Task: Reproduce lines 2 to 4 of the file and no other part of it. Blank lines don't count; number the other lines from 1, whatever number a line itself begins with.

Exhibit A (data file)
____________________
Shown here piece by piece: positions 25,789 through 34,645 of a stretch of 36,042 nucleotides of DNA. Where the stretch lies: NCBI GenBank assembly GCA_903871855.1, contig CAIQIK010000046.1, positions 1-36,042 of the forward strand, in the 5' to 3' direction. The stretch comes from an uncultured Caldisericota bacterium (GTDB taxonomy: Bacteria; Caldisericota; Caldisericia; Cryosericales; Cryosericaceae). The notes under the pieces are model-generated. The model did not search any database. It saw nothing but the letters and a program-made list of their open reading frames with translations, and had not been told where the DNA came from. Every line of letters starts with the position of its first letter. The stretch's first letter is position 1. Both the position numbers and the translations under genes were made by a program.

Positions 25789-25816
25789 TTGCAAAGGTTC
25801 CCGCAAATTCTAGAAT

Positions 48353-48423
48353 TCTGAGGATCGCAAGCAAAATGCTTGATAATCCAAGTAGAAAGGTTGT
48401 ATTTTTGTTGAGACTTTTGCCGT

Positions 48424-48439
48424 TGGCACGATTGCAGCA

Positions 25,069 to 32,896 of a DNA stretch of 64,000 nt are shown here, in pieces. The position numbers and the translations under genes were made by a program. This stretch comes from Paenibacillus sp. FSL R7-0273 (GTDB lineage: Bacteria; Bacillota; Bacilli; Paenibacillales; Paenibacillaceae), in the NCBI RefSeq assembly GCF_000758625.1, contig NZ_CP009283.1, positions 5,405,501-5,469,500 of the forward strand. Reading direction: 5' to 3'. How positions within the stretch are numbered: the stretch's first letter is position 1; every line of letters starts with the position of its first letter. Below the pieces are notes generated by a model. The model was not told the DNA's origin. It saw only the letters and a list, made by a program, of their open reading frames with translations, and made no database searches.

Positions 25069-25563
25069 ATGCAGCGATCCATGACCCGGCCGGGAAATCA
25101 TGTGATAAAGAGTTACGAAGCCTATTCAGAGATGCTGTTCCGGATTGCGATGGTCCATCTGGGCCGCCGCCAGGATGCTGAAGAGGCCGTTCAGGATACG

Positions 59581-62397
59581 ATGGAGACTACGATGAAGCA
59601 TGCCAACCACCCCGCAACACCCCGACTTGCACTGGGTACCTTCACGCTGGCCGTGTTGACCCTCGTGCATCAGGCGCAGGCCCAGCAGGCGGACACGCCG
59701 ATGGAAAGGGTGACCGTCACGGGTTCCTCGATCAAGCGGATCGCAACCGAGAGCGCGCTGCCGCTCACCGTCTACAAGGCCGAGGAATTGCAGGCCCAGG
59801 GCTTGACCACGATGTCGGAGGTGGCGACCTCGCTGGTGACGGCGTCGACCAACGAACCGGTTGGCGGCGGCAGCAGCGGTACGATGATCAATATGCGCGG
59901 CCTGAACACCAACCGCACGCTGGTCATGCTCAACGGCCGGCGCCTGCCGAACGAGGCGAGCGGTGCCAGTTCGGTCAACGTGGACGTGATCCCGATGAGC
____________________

Positions 25789-25816
25789 TTGCAAAGGTTC
25801 CCGCAAATTCTAGAAT